Stress and anxiety can be utterly overwhelming. Could putting pen to paper help? Optimum Nutrition speaks to author C J Daugherty.

Writing may help manage feelings of stress and anxiety, whether it’s for a bestselling novel or for your eyes only.

Putting pen to paper cannot solve the very real problems that people face, but research has found that writing down feelings before a task can help to calm the mind.

Other times, it can provide a welcome distraction from worrying thoughts.

Just like dreaming

Bestselling author C J Daugherty explains how writing helped her:

“I have a theory that writing fiction uses the same part of the brain you use when you dream. I’m not a scientist, so I don’t know if it’s true, but dreaming and writing feel the same for me.

“I dream these characters onto the page, and I imagine their world so completely I can escape into it while I’m working. And while I’m focused on their problems, my own worries fade away for a while.

“It is oddly comforting to keep my attention entirely on this other world … There’s no time to think about all the things that usually stress me out.”

Hunger Games

The author of Codename Firefly, and Night School, a series of young adult romantic thrillers, Daugherty began writing her first novel in her mid-thirties as a way of coping with debilitating anxiety and panic attacks.

“It was purely accidental,” she says. “I was working full time in London, and my mother was being treated for cancer back in the US.

“I was trying to hold down my job and also fly to America for weeks at a time to drive her to hospital appointments and help take care of her. It was the most stressful period of my life.

“One day, on a nine-hour flight to the US, I read The Hunger Games. After all the hype, people forget the main thing about that novel — it’s a massive page turner.

“The plot rips along so quickly you can read it in a day. It took me out of my own world and into this fictional universe. For hours I didn’t think about my problems.

“A few months later, on the train home from work, I found myself sketching out a book of my own.

“To my surprise, I found the act of inventing characters and coming up with a plot just as diverting as reading books could be. Within days, I’d begun working on Night School, my first novel.”

Chronically anxious

And there is some research to support using writing as a means to calm the mind.

In a 2017 study from Michigan State University, USA, students who were identified as “chronically anxious” wrote either about their deepest thoughts and feelings for eight minutes or about what they had done the day before.

When both groups went on to perform a task, it was found that although they completed it with about the same level of speed and accuracy, the group that had written about their feelings performed it with greater efficiency.

The authors said that the ‘feelings’ group used fewer brain resources.

Processing traumatic events

At the time of the study’s publication, Jason Moser, associate professor of psychology and director of MSU’s Clinical Psychophysiology Lab, said:

“Here, worried college students who wrote about their worries were able to offload these worries and run more like a brand new Prius, whereas the worried students who didn’t offload their worries ran more like a ‘74 Impala — guzzling more brain gas to achieve the same outcomes on the task.”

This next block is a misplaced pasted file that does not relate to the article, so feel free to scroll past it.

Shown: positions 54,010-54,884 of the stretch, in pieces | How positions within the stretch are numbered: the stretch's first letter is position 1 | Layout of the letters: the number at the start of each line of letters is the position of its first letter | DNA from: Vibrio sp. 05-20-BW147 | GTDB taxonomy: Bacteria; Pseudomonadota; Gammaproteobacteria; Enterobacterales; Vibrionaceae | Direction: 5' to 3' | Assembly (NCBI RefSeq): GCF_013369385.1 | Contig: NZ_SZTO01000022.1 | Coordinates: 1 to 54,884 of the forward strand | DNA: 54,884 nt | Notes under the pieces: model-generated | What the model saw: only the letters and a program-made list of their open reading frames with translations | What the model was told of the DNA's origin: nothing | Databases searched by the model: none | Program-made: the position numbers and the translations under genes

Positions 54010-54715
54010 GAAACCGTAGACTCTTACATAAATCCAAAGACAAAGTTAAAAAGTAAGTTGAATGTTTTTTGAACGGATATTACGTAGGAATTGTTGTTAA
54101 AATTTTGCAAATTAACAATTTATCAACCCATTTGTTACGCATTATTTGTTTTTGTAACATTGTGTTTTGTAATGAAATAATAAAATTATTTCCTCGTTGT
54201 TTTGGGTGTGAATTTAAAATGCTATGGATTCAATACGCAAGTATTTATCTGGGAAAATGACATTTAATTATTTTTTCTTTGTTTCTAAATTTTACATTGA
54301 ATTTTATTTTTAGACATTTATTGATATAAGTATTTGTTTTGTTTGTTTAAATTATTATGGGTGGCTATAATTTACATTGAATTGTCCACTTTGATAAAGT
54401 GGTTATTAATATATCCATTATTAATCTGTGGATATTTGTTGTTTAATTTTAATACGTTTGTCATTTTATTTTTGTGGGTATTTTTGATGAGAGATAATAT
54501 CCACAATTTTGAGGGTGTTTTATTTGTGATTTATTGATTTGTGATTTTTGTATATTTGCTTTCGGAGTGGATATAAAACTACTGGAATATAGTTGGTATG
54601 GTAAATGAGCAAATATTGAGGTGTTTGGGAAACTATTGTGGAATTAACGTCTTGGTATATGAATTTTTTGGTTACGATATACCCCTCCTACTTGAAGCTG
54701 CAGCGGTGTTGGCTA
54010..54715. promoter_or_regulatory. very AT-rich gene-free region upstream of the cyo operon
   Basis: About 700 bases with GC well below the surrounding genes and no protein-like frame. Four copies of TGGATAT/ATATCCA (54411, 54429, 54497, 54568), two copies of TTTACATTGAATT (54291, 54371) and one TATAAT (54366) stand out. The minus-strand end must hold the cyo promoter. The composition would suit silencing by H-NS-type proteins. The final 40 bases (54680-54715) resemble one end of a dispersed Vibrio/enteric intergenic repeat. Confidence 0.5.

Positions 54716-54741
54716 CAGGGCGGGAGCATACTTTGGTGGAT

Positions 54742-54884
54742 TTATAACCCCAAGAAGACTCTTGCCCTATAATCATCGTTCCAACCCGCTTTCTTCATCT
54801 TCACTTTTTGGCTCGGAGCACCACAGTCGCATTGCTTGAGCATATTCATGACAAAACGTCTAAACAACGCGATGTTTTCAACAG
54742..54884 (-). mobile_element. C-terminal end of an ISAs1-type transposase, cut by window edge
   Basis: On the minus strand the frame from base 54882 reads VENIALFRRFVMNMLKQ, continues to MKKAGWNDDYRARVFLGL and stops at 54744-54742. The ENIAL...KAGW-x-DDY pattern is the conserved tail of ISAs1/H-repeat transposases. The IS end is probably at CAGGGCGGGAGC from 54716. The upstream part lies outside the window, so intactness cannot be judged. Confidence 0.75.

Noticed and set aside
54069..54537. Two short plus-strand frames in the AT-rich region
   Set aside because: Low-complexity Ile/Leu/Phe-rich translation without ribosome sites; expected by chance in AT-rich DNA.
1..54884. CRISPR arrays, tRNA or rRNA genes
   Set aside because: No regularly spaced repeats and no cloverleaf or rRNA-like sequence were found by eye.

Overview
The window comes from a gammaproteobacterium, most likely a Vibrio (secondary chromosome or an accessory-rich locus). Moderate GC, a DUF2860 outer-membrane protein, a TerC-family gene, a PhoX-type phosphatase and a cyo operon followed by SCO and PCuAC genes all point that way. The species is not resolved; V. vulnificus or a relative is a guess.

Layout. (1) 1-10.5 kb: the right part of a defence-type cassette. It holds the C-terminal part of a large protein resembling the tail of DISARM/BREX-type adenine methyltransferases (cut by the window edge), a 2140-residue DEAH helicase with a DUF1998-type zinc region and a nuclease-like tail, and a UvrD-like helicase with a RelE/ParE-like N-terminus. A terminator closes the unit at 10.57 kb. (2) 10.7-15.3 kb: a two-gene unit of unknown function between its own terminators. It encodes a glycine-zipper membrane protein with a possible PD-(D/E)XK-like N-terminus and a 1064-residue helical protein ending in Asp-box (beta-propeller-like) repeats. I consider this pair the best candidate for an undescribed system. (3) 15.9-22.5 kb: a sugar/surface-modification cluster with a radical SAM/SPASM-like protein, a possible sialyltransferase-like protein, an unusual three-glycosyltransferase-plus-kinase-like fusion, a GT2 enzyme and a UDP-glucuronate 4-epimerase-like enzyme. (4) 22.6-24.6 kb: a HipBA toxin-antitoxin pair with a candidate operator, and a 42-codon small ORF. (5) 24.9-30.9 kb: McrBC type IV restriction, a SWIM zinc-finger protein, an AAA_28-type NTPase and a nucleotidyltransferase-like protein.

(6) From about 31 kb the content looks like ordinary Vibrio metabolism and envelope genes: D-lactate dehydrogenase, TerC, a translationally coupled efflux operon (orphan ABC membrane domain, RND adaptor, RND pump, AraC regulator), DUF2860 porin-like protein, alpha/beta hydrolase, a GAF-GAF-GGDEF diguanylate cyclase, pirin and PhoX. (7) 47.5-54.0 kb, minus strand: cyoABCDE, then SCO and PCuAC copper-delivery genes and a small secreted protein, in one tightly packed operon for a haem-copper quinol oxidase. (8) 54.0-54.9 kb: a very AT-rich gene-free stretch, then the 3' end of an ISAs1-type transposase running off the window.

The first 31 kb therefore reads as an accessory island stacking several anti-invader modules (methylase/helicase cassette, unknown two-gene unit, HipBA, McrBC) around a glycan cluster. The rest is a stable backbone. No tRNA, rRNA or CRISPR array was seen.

The authors said that the findings suggested that whilst expressive writing has previously been found to help individuals process traumatic or stressful events, the same technique can help people to prepare for stressful tasks in the future.

“Expressive writing makes the mind work less hard on upcoming stressful tasks, which is what worriers often get ‘burned out’ over, their worried minds working harder and hotter,” said Moser.

“This technique takes the edge off their brains so they can perform the task with a ‘cooler head’.”

Diary writing and more

The research shows that not everybody has to write a bestselling novel to experience the benefits of writing.

“Any form of writing can help,” says Daugherty. “I know people who write poetry to calm their nerves.

“Others keep a diary of their daily lives — writing it all down can help you process the things you’re going through.

“For years I was a reporter — chronicling other people’s lives is similarly fascinating and can help to put your own problems into perspective.

“If not writing, then reading is a wonderful alternative. Seek out books that are highly rated for being absorbing page turners.

“These are the most likely to lift you from your own world and place you somewhere else for just a little while.”

However, Daugherty recommends that if you are using writing as a means to unwind, not to turn it into a chore.

“If you’re writing because of anxiety, setting down rules can add stress to your life, so I recommend taking a more relaxed approach.

“I always start with characters. See if you can invent a main character — one with an interesting job or life — and then take it from there.

“Who are their friends? And what are their lives like? Where do they work or go to school? What is their family like? Or their personality?

“The act of creating these characters usually leads me to the plot quite naturally — what has this person stumbled into that makes their life interesting enough for a book?

“Do all of this just for fun, and you might be surprised by where it takes you.”

Codename Firefly by C J Daugherty is out now.


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